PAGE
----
24 April 2015

SWAGGA: Slowly Without Angst Giant Goddess Attack


It's been about a year since I started dancing with Project O. I am now well-acquainted with five dance studios, a rehearsal basement and a couple of stages. I feel as though I have infiltrated spaces that were previously excluded to me. I have come to know Jamila Johnson-Small and Alexandrina Hemsley, which has brought me nothing but pleasure. I'm getting an idea of how people work in dance and performance (yes, it's not easy). I am meeting other dancers and makers, witnessing and participating in different kinds of work. I am being paid to rehearse, dance and perform for this period and there is a small budget for other things relating to my life as a dancer, like physio. Not surprisingly, my relationship with my body has changed quite a bit over the past months.

Dancing with Project O has been a major life experience for me as a fat person invested in decolonising my body and developing a radical embodied practice/activism based on the liberation of all people. I now see my body as a resource I can trust and through which I can express myself. I have learned to move with a little more depth, strength, imagination. I enjoy the way I am able to move, I'm not afraid of being puffed out, of sweating, of getting tired, I see this as part of my aesthetic. I am more curious about shame when it arises and less fearful of it. I have been given wonderful opportunities and encouraged to experience my body as it is and not within a framework where gracefulness, prettiness, a kind of dancerly expertise must play out in order for my movement to be legitimate. The work of rehearsing is hard and also a joy. I feel both at peace with my body and ready to rock it. I'm very powerful, our choreographers have said this from the start and now I see it too. No wonder dance schools and spaces try to keep people like me out, they really can't handle it.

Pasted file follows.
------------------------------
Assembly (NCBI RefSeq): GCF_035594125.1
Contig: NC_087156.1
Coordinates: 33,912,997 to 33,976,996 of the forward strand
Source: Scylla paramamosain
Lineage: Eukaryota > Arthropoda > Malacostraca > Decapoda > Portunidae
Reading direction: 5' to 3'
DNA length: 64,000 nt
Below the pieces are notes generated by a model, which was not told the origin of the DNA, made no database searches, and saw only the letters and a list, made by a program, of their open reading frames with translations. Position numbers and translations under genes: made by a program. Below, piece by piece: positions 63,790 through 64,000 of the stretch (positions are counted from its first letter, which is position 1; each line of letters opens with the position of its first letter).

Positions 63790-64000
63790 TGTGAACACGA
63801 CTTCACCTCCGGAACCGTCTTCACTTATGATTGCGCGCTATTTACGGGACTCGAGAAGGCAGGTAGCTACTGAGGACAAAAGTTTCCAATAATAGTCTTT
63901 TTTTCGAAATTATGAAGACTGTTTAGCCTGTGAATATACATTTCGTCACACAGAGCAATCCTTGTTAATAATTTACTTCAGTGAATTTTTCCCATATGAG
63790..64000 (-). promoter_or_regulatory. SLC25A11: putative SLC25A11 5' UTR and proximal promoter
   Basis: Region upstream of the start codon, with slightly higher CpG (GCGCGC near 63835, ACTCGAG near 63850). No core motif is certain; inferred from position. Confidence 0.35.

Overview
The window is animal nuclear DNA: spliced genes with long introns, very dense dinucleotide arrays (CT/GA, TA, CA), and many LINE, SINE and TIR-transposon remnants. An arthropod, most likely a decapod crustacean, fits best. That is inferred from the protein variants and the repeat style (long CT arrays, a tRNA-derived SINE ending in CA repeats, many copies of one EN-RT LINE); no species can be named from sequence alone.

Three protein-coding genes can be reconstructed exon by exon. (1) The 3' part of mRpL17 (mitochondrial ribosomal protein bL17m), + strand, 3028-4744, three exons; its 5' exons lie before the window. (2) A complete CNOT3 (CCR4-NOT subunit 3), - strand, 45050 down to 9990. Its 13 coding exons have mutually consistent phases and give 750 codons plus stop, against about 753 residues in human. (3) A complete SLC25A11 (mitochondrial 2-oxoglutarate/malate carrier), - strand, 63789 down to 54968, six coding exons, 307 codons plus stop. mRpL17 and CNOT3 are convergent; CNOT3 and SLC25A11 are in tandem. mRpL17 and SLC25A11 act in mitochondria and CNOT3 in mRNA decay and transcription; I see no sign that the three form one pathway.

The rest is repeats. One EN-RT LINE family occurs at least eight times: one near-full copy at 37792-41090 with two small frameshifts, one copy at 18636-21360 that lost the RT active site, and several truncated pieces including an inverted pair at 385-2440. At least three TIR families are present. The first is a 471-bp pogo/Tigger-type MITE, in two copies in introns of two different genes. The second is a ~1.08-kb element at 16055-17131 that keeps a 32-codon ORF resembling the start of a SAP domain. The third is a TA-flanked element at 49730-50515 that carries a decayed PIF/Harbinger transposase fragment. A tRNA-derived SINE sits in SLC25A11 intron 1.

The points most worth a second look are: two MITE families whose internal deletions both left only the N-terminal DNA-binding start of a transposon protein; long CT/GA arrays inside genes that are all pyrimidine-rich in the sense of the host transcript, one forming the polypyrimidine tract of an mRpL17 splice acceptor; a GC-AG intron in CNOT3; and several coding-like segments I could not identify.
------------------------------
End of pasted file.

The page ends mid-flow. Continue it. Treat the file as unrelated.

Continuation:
Because my introduction to dance has been grounded in black feminist class-conscious cripped queerness I am more convinced than ever that fat politics cannot be separate from all forms of anti-oppressive work. That this has been experienced through our bodies and lives colliding and not as abstraction or theory is really thrilling. There is so much potential for richness to come out of these crossover spaces. I'm really aware of this in a week where a black woman has become the focal point for the rage of a fat activist community largely represented by white people, whilst her equally if not more fatphobic white colleagues have managed to slip by, including a powerful media maker who is well-known for her fat hatred.

I am still a fat dancer and fat will likely always be a part of how I perform and am in the world. Unless I get very ill I don't see myself getting thinner any time soon and, if I did, I would have a formerly fat middle-aged body, I would not be reborn as any kind of youthful thin ideal. But the dancer part has become more prominent, I am now interested in what it is to be a dancer, what I can bring to dance with my body and experience. It's still about fat but it's not all just about fat.

Photo: Guido Mencari

21 April 2015

Headless fatty: is this the most overused?

This is an image that is often used in news media to accompany stories of fat abjection. A famous headless fatty.

I find the person in this picture compelling. Who are they? They look as though they are just going about their business and yet this image recurs over and over again in the news. A small moment in time repeated seemingly forever to remind readers and viewers how disgusting it is to be like them. How might they feel about their image being sold in this way time and time again? How much profit has been made off this image? What might the person in this image say if their power to speak had not been stripped from them? I would like to read a novel or a poem, or see a film or a play or a dance piece about and by someone like this.

Wiki: Headless Fatty

18 April 2015

Research: the six types of obesity researcher

Warning: bile ahead.